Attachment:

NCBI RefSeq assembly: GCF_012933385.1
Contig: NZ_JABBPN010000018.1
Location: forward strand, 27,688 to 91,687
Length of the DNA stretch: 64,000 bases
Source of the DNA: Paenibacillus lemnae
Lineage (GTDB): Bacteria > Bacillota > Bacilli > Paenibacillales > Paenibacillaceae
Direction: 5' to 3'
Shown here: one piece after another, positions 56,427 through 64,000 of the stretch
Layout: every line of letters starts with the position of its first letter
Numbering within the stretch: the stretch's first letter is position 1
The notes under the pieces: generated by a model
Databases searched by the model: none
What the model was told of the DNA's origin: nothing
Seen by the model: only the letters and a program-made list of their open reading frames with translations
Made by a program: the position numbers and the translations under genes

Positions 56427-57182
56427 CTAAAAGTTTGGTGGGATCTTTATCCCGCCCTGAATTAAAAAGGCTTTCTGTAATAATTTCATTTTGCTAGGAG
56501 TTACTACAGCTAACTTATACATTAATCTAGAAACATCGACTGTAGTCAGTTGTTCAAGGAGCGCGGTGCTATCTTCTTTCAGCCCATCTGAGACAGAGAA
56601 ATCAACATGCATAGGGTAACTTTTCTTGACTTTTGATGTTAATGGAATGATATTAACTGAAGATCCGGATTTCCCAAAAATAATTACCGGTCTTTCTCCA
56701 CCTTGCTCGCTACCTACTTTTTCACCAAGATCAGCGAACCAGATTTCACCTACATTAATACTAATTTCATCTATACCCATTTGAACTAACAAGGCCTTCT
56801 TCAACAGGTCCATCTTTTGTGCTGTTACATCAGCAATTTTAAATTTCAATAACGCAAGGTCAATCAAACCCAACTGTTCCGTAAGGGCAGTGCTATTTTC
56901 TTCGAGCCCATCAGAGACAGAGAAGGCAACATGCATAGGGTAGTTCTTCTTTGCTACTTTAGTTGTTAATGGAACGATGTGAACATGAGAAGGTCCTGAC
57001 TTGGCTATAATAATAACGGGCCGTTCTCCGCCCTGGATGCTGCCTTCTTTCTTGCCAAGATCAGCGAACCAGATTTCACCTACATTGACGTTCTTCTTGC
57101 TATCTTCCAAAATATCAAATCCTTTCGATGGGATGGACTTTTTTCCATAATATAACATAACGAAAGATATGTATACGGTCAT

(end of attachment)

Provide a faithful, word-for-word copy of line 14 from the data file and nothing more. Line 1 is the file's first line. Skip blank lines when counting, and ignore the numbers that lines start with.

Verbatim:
Seen by the model: only the letters and a program-made list of their open reading frames with translations